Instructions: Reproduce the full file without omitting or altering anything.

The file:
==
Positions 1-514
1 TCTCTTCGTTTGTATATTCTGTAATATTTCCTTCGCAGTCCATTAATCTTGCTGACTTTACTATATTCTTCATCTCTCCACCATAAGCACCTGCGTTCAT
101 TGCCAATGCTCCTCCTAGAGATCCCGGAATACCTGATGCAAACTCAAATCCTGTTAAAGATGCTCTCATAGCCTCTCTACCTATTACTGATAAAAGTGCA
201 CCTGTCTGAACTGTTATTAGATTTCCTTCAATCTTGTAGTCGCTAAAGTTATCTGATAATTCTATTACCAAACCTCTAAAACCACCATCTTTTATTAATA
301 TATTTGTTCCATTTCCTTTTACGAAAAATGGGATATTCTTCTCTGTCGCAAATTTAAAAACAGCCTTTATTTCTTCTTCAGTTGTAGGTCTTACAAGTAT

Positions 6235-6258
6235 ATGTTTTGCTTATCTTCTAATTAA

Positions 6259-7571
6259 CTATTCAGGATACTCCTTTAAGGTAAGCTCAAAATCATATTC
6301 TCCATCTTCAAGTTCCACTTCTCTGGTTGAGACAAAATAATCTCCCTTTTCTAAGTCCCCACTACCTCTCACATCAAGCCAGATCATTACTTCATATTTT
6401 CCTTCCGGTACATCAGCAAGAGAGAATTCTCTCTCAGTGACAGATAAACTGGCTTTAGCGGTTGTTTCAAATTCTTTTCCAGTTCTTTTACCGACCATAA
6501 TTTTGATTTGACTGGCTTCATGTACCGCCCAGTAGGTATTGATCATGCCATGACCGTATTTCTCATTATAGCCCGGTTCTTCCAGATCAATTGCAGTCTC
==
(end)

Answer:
Positions 1-514
1 TCTCTTCGTTTGTATATTCTGTAATATTTCCTTCGCAGTCCATTAATCTTGCTGACTTTACTATATTCTTCATCTCTCCACCATAAGCACCTGCGTTCAT
101 TGCCAATGCTCCTCCTAGAGATCCCGGAATACCTGATGCAAACTCAAATCCTGTTAAAGATGCTCTCATAGCCTCTCTACCTATTACTGATAAAAGTGCA
201 CCTGTCTGAACTGTTATTAGATTTCCTTCAATCTTGTAGTCGCTAAAGTTATCTGATAATTCTATTACCAAACCTCTAAAACCACCATCTTTTATTAATA
301 TATTTGTTCCATTTCCTTTTACGAAAAATGGGATATTCTTCTCTGTCGCAAATTTAAAAACAGCCTTTATTTCTTCTTCAGTTGTAGGTCTTACAAGTAT

Positions 6235-6258
6235 ATGTTTTGCTTATCTTCTAATTAA

Positions 6259-7571
6259 CTATTCAGGATACTCCTTTAAGGTAAGCTCAAAATCATATTC
6301 TCCATCTTCAAGTTCCACTTCTCTGGTTGAGACAAAATAATCTCCCTTTTCTAAGTCCCCACTACCTCTCACATCAAGCCAGATCATTACTTCATATTTT
6401 CCTTCCGGTACATCAGCAAGAGAGAATTCTCTCTCAGTGACAGATAAACTGGCTTTAGCGGTTGTTTCAAATTCTTTTCCAGTTCTTTTACCGACCATAA
6501 TTTTGATTTGACTGGCTTCATGTACCGCCCAGTAGGTATTGATCATGCCATGACCGTATTTCTCATTATAGCCCGGTTCTTCCAGATCAATTGCAGTCTC